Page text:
Facts: Mother and Father, the parents of one child, never married. Mother has one child from a previous marriage.
While Father was at work one day, Mother moved out of Father’s home and took their child. Mother refused to let Father see the child.
A few days later, Mother went into septic shock and was hospitalized for the next two months. During the time Mother was hospitalized, the child stayed with the maternal grandparents, who refused Father’s requests to visit or speak with the child.
Father petitioned for — and received — immediate temporary custody of his child.
Three months after being released from the hospital, Mother petitioned for custody, alleging that Father is unfit to care for their child because of his history of drug use.
After a trial, the trial court found both parents to be fit parents; however, stability and continuity was found to favor Father. The trial court designated Father as the primary residential parent and granted Mother visitation.
On Appeal: The Court of Appeals affirmed the trial court.
In determining the child’s best interest, Tennessee courts must consider the factors set forth in Tennessee Code Annotated § 36-6-106(a). The relevancy and weight to be given each factor depends on the unique facts of each case. In this case, two of those factors were of particular significance:
- the importance of continuity in the child’s life and the length of time the child has lived in a stable, satisfactory environment, and
- the child’s interaction and interrelationships with siblings, other relatives and step-relatives, and mentors, as well as the child’s involvement with the child’s physical surroundings, school, or other significant activities.
Continuity in the child’s life. The Court determined the evidence supports the trial court’s conclusion that this factor favors Father:
Continuity in the child’s life is an important factor for consideration. . . . [T]he child has lived with Father almost his entire life and has continued living with Father through the course of the proceedings in this case. It would likely disrupt the child’s life if he were removed from Father and placed in a different home and environment. We hold that the importance of continuity in the child’s life favors Father.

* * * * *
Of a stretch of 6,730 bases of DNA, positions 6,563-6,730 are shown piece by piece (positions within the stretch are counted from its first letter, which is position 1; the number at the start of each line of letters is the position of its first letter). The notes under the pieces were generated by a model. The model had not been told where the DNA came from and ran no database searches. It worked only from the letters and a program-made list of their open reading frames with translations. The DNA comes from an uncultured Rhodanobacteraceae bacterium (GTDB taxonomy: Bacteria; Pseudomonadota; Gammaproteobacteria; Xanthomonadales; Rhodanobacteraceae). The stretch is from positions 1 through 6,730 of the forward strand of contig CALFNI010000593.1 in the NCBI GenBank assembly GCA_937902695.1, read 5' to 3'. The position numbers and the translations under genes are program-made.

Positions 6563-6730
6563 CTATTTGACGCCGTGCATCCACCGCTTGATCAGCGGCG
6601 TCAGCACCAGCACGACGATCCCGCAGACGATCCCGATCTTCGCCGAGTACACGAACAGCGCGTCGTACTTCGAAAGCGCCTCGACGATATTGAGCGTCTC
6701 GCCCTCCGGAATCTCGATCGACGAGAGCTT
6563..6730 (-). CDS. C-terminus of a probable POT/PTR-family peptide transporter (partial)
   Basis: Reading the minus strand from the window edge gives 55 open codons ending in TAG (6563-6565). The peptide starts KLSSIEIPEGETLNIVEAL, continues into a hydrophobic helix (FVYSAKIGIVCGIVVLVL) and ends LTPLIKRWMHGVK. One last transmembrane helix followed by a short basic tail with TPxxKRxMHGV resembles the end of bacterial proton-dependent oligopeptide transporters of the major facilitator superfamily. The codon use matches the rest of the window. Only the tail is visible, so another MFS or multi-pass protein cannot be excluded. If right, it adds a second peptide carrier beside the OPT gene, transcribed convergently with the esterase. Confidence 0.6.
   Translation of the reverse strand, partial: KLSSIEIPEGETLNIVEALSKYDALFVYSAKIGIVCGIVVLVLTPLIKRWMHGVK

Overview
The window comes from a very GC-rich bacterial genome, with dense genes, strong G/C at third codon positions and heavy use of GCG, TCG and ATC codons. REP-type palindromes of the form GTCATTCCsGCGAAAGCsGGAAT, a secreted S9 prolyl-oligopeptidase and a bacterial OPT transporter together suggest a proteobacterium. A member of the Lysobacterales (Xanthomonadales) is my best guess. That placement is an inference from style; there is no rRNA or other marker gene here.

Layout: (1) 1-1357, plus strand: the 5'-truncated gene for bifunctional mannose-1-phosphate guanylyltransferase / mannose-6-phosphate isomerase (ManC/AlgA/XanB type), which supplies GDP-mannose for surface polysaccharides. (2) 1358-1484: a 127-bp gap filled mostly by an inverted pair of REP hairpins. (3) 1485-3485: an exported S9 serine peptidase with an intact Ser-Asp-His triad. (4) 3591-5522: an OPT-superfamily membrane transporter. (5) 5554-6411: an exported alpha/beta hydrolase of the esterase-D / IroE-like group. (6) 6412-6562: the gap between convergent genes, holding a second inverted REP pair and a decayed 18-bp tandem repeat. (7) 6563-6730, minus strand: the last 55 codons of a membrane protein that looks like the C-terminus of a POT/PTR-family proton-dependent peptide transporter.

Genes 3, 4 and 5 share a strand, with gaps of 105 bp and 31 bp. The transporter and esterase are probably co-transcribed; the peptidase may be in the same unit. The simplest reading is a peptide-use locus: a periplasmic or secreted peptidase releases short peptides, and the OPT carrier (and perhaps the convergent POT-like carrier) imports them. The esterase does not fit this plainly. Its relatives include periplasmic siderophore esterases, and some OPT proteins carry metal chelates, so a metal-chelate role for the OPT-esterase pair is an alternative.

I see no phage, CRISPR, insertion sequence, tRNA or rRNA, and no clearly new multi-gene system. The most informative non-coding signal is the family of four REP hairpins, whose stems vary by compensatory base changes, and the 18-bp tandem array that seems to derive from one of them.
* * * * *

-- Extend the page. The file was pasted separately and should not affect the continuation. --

Child’s relationship with sibling. Separating siblings is a drastic remedy. While there is a presumption against separating siblings, this presumption is rebuttable and must give way to other considerations in appropriate circumstances. The facts in a particular case may require that siblings be separated. The preference for keeping siblings together is simply one factor for the court to consider in determining the child’s best interest. It is not a controlling factor.
When courts are required to separate siblings, they should minimize the potentially harmful effects of the separation by including liberal visitation rights and other provisions enabling the siblings to continue their relationship with each other.
The Court reasoned:
In regard to separating the child from his half-brother, the trial court encouraged the parties to work together so that the child could have time with his half-brother. When making its ruling, the court asked that Father be liberal in allowing the child to spend time with his half-brother. It is clear that the trial court took the appropriate steps in crafting a visitation schedule which would facilitate a relationship between the child and his half-brother. The trial court’s ruling appropriately minimizes the potential harmful effects of separating the child from his half-brother. After weighing all of the relevant factors, there is sufficient evidence to rebut the presumption against separating siblings.
Taking everything into consideration, the Court concluded:
The parents both seem to have a strong relationship with the child. When Mother was unable to care for the child, Father bore the parenting responsibilities, strengthened his relationship with the child, and provided stability for the child. Father has made it clear that he is willing and able to fulfill his parental responsibilities and provide for the child. He also has shown that he intends to facilitate a relationship between the child and Mother and his half-brother. Furthermore, the record demonstrates that Mother has had some history of hindering the child’s relationship with Father. As discussed above, awarding custody to Father will facilitate continuity and stability for the child.
Thus, the Court affirmed the trial court’s finding that it is at the child’s best interest for Father to have custody.
K.O.’s Comment: Mother made a big mistake by refusing to let Father see his child. Similarly, the maternal grandparents blundered by refusing Father’s requests to speak with and visit his child. These early actions ended up hurting Mother. Such behavior is almost always a terrible idea. Avoid it except in the most extreme circumstances when it is necessary to protect the child’s safety. Even then, seek prompt relief from the court. Mother and her parents acted as if they were judges empowered to prohibit Father from parenting his child. I bet they wish they could go back in time and make different decisions. Others should learn from their mistakes.
Information provided by K.O. Herston: Knoxville, Tennessee Divorce and Family-Law Attorney.